- Disabilities & the Disabled
Disability or Ability
Being born a person who was “normal” then became wheelchair bound bitterness and anger were a big part of me for a few years. A person has to accept the changes made to their lives and that takes time and soul searching. It is my belief once you finally come to terms with the fact that your legs are now steel, rubber, plastic, and cloth, for the most part the anger and bitterness can end. Only however if you make that choice.
In my case a second accident took my memory for nine years. It also took the total use of my body from the waist down for two and a half years. A neighbor found me and told me a pickup truck had hit me. The reason for the paralysis was one of the wheels had run over my hips. Its impossible to remain bitter when you can't remember your life before.
Those years were not lost because my ability to learn was not taken with my memory. Both of my parents worked or were educated as teachers. Teaching was in their blood so in no way was my reeducation lacking.
My wife died while my memory was gone and two years later to my surprise a woman accepted me as her husband. The ability to function was already back at a young adult level by then. When my memory returned after this marriage was over I realized I had already lost the love of my life.
The pastors who did the healing never said it would be easy however it is my belief that without that healing my memory never would have returned. This was done in a classroom situation where they were showing the people of the fellowship what some of God's gifts were. This with the idea that others would start doing them through faith. When asked by someone in the room "why weren't the legs part of the healing", one of the pastors said he didn't even think about asking so he felt it wasn't in God's plan for me.
The hardest time in my life was when my memory returned. It didn't come overnight but with terrible headaches which lasted days at a time. All in all these headaches and memory return took eight months. Each time a little more was remembered until most of it was back.
To this day the greatest loss which has never returned is the loss of my childhood language, My mother tried to help me learn again however something appears to be broken, it just won't reach from my brain to my tongue.There are many times when my thinking is still done in Cherokee as it had been as a child, but the words won't come out of my mouth. The women who are part of my social cause now say that I am not consciously aware I am speaking it again.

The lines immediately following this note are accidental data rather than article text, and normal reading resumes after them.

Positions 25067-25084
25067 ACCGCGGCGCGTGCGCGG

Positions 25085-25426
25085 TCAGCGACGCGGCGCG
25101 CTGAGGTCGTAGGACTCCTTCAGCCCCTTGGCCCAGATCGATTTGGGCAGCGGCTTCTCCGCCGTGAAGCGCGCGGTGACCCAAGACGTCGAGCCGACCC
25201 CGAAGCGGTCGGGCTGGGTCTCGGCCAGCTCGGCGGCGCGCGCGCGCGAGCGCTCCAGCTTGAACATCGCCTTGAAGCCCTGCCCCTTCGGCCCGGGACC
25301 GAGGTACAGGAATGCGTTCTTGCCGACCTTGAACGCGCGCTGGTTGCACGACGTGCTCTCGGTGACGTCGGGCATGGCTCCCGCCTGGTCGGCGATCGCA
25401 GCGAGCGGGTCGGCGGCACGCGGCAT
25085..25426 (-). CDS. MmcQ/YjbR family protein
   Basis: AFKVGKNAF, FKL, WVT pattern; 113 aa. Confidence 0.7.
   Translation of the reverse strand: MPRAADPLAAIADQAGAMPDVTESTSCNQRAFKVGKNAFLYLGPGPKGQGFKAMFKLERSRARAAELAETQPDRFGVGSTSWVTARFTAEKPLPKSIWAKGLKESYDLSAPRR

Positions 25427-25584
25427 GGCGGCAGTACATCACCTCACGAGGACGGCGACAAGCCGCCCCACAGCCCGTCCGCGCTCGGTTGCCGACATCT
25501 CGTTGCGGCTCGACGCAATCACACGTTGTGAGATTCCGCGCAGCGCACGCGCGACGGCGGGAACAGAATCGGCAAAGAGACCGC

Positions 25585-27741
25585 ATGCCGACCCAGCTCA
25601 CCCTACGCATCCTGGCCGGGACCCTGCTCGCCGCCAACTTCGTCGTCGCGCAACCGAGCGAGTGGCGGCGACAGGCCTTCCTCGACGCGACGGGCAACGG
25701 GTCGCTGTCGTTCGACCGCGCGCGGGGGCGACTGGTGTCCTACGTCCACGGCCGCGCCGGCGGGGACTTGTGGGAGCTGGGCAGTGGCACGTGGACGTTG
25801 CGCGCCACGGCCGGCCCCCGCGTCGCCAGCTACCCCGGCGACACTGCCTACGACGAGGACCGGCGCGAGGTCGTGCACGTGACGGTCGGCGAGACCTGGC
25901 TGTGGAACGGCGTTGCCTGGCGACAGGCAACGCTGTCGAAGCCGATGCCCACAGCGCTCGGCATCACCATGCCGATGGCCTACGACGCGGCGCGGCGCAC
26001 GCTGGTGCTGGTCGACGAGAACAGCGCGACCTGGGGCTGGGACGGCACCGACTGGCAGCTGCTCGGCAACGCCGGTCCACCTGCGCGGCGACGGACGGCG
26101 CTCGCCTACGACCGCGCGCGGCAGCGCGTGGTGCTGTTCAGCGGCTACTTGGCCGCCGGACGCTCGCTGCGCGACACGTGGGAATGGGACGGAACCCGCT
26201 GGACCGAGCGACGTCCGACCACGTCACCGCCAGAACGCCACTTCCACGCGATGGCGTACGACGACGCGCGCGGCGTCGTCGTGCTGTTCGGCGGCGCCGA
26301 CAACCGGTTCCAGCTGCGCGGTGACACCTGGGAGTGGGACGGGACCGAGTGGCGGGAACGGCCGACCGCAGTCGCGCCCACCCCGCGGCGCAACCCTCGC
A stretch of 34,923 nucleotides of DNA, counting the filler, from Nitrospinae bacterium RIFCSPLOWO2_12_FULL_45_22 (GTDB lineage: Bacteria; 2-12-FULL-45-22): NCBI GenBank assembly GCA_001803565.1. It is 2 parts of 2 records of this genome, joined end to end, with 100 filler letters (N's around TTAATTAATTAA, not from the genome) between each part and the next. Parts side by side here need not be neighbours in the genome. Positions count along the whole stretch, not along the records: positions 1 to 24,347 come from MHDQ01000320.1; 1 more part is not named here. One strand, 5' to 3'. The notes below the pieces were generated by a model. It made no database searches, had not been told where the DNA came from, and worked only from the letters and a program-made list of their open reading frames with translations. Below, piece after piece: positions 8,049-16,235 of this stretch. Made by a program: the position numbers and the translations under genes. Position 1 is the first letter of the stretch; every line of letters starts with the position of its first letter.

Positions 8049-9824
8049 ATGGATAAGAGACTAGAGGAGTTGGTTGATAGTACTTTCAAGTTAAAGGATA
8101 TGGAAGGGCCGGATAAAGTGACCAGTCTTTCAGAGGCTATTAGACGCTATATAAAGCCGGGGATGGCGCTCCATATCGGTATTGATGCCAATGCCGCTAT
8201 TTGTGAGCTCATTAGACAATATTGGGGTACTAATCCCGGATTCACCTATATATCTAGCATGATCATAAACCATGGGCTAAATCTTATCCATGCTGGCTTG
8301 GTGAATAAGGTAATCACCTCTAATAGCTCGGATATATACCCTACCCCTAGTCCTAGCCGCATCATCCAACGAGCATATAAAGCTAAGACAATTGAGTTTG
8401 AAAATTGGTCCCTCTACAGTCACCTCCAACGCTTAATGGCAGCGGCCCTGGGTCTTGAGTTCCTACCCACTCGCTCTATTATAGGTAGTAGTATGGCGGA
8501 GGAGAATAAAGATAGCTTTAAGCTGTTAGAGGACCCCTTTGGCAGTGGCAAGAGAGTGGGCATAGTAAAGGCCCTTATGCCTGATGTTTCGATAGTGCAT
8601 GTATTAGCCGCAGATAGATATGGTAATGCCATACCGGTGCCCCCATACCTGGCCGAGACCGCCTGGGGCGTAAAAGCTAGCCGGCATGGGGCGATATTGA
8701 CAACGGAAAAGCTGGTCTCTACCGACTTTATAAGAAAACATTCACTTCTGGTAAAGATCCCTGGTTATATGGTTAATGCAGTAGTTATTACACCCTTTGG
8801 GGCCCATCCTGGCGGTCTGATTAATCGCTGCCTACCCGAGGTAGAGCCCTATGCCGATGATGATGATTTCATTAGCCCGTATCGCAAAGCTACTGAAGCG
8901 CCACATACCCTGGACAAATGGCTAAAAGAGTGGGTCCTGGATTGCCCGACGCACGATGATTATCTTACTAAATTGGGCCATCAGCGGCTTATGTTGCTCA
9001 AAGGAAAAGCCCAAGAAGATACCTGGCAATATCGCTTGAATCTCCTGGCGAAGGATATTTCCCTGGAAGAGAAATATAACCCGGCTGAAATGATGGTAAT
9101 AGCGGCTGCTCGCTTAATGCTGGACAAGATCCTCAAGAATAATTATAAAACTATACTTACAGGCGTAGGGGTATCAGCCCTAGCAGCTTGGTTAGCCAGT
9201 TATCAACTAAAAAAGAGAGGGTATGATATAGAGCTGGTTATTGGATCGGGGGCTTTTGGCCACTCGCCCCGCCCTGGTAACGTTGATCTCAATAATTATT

The body, brain and faith are amazing things. There are muscles and nerves in my legs which will never work. Care always has had to be taken when around things which can cause breaks in the skin.
There have been numerous times bleeding to death could have happened easily. Other nerves which still work have found a way so standing and taking a few steps is not impossible now. Without the years of physical therapy they say this part of my life would have been spent in the fetal position.
With everything that has happened considering myself disabled is not part of me. Working a nine to five job is out of the question. There are too many nights sleep is not possible due to “ghost pains” . This however does not diminish my ability to think the rest of the time.
My nickname wheelinallover comes from a wanderlust which has been part of me since my first memory. Driving and just rolling places in the wheelchair are as much a part of me as breathing. My mother and I spent a year traveling in a modified motor home. We survived blizzards and temperatures over 100 degrees fahrenheit. It was a year that tested every limit and created new ones.
My home has been located close to the center of the United States for the most part since 1986. There were times trips to each coast were necessary. Before the first accident flying to California was my preferred choice.
One year there were twelve trips, each with me spending six or seven days there while holding down a full time job and a part time job at home.This while living with and trying to take care of my maternal grandmother. It took her this time to recover from surgery which removed cancerous tumors.
My last marriage took me to Amish country in southeast Pennsylvania. This is where my new wife's home was. It became my home for three and a half years. This was about a hundred miles east of where my son had lived since he was twelve.
Before my memory loss the trips were made alone. Since then someone has almost always gone with me. The only trips taken alone were when hospice called and said you need to be with your mother NOW, The other when my wife threw me out.
Both of those trips were close to twelve hundred miles. Since being in a wheelchair I have seen things and been places most “normal” people will never see. Good and bad memories were made. Something was learned with each new experience so how can anyone call me disabled?